• "We want" Who is "we"? Certanly no me.
  • The editors I guess. These are things they want to see. I certainly don't care for them.
  • I've got iPhones laying all over the place because I have 137 apps on my U11, and about 50 of them don't exist in iOS. The ones that iOS has are polished a bit more in some cases, but the Android versions get updated more frequently. I'm not a gesture fan, so not really interested in that, but the iOS version does work well. Face unlock by Apple is more advanced, but I still don't want it. Oh, and your face is not protected against unlocking your devices by police. Not that it affects me, but it's in the same category as your fingerprint and has no advantages there. Oh, can we have the iOS 12 feature that sends messages to the wrong people? It sounds like fun!
  • Maybe there are some things ios does better, but it's only a few. Gestures can be had on android much better than what is out there now for ios, and android mfgrs now(as long as you're rooted). You can't change ios, or android 's implementation of how gestures work, but at least, with Android(rooted), you can change it.
  • The only thing I somewhat care about on that list is better app support.
  • Android has solutions to sync phone, text, and voice mail. I have had a Google voice number for years and can pick up any device and login and view and reply to texts or voicemail.
  • By the way, I've also wanted seamless backups and restores like in iOS, and I was quite surprised when I got my HTC U11 back from service and only had to login and pick which phone backup to use. It did a nice job restoring on the fly, and I'm not sure if this is something Google has done or if it's an HTC only thing, but I appreciated it. On the other side of the coin for iOS, restoring your phone when there's a glitch, and you don't have another active iOS device? It becomes a nightmare. It took Apple support two WEEKS to get the issue resolved.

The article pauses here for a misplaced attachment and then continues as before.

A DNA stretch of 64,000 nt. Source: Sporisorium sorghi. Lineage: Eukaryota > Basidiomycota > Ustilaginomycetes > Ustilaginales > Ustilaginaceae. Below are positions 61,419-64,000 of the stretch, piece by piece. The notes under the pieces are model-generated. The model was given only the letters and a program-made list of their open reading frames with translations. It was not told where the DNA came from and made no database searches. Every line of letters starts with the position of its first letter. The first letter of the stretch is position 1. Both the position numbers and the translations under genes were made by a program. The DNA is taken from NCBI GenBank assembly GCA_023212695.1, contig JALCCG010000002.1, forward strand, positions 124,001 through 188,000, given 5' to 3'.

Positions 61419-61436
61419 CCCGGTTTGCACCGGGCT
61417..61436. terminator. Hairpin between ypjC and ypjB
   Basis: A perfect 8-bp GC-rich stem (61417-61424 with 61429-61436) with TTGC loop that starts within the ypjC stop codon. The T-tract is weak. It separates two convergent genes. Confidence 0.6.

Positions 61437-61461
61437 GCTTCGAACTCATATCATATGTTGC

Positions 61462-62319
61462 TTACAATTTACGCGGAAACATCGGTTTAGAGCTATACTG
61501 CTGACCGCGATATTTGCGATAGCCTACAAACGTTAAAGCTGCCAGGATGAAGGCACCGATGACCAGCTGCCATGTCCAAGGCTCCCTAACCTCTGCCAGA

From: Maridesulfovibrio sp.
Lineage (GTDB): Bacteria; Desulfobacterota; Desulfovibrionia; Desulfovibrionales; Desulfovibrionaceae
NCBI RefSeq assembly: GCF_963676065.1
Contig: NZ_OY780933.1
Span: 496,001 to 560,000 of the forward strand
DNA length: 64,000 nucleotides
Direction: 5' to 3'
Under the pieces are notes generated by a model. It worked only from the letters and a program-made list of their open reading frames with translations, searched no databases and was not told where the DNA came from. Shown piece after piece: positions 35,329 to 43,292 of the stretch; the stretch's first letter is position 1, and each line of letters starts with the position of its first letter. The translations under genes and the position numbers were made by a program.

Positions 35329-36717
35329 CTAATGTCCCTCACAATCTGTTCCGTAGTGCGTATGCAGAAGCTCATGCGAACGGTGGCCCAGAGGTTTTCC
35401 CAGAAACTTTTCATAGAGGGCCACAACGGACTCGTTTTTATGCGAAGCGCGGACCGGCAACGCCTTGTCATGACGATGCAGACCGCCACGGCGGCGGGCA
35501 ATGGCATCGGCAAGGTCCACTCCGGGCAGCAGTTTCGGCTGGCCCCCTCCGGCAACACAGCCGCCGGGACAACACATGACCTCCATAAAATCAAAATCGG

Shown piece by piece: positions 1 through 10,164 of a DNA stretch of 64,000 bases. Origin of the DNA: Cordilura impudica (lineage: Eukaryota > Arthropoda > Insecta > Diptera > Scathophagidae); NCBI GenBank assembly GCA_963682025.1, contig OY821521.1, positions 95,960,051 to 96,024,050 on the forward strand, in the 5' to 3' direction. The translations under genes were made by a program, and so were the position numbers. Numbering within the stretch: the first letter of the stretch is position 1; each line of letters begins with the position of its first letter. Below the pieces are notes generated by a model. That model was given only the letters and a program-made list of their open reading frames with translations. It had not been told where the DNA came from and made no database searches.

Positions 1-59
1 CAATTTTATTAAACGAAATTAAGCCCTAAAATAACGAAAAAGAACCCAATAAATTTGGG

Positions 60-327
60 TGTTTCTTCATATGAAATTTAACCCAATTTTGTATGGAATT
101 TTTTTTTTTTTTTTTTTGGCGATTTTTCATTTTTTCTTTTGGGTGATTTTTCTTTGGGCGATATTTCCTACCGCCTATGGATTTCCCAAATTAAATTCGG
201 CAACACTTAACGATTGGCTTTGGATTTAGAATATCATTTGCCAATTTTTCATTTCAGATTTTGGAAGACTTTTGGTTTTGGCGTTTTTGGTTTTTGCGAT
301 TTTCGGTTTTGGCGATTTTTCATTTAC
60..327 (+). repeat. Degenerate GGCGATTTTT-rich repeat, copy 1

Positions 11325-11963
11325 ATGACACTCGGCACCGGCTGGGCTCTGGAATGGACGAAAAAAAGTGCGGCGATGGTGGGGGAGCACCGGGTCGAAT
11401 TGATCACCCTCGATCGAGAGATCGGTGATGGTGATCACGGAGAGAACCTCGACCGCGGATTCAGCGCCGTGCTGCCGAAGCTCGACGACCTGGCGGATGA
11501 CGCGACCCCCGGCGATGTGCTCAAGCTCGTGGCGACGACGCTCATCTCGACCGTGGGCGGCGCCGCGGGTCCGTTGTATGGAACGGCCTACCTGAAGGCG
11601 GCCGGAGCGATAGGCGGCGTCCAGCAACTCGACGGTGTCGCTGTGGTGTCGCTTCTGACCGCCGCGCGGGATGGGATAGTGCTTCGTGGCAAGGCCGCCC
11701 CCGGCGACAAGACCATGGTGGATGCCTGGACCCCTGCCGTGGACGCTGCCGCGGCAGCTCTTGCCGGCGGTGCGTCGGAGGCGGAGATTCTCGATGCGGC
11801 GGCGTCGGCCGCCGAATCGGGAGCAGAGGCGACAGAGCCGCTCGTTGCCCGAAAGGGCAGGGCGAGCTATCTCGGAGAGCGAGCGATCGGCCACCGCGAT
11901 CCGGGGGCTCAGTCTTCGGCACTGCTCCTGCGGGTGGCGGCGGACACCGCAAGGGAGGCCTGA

• WHAT THE HELL?!!!????
    @JoeMaring NO NO NO. I want to see as little from iOS in Android as POSSIBLE.
    Apple Stole Siri (Iris)
    Apple Stole the notification screen
    Apple stole a lot from Android. Look at your own articles on iOS 7&8 If Apple is paying you guys then I understand this article. Otherwise, I want a choice of phones and OS. Based on the articles here in the last 6months you guys only want ONE phone choice. STOP KISSING APPLES DAIRY AIR. Android is better and always will be because it is not proprietarily locked into its own OS and infrastructure. I want all androids to drop this chasing Apple and get up enough balls to be their own unique thing. Give up that stupid notch and buttons on the sides. JUST STOP TRYING TO BE AN IPHONE. iPhone is for old people or basic users that don't need a phone to interface with different systems. I am not anti-Apple as I have 3 macpro's, 2 macbookpros, 2 ipads and a collection of ipods (4versions) but I have tried the iPhone 3, 7 and X and they all still suck and have the most boring home screens ON EARTH. I like what Android is. Yet, Android Central keeeeeeeeps advocating for merging all phones into an iPhone like device. I want different devices with different features and I would easily bet $1k that 68% of all people would agree on having diverse choices in whatever they go to buy. For every writer and contributor on this website. If you want an iPhone, buy one but stop trying to convince people that the iPhone is better or that Android is behind iPhone BECAUSE IT IS A PROVABLE LIE. Buy your iPhone and write stories about how you love it but MOST people, do not like iPhones. How are you guys calling yourselves Android Central but keep bolstering iPhone? RE - DIC - ULOUS!!!!
  • "but MOST people, do not like iPhones."
    Your rant just lost all credibility.
  • That would be Derriere not DARIY AIR. Jesus fanbabies.
  • I use Google Voice and it syncs my calls and texts. The Chrome browser on desktop and phone sync lots of stuff and if you go to recent tabs you'll find where you were on the other device. Finally, the face ID on my P20 is stellar, even when it's relatively dark, only lit by the TV or phone lockscreen itself. But yes, thankfully Android and IOS borrow heavily from each other, making each better. That's why it's too bad Windows phone failed and there isn't a 3rd or 4th OS to push the software further along.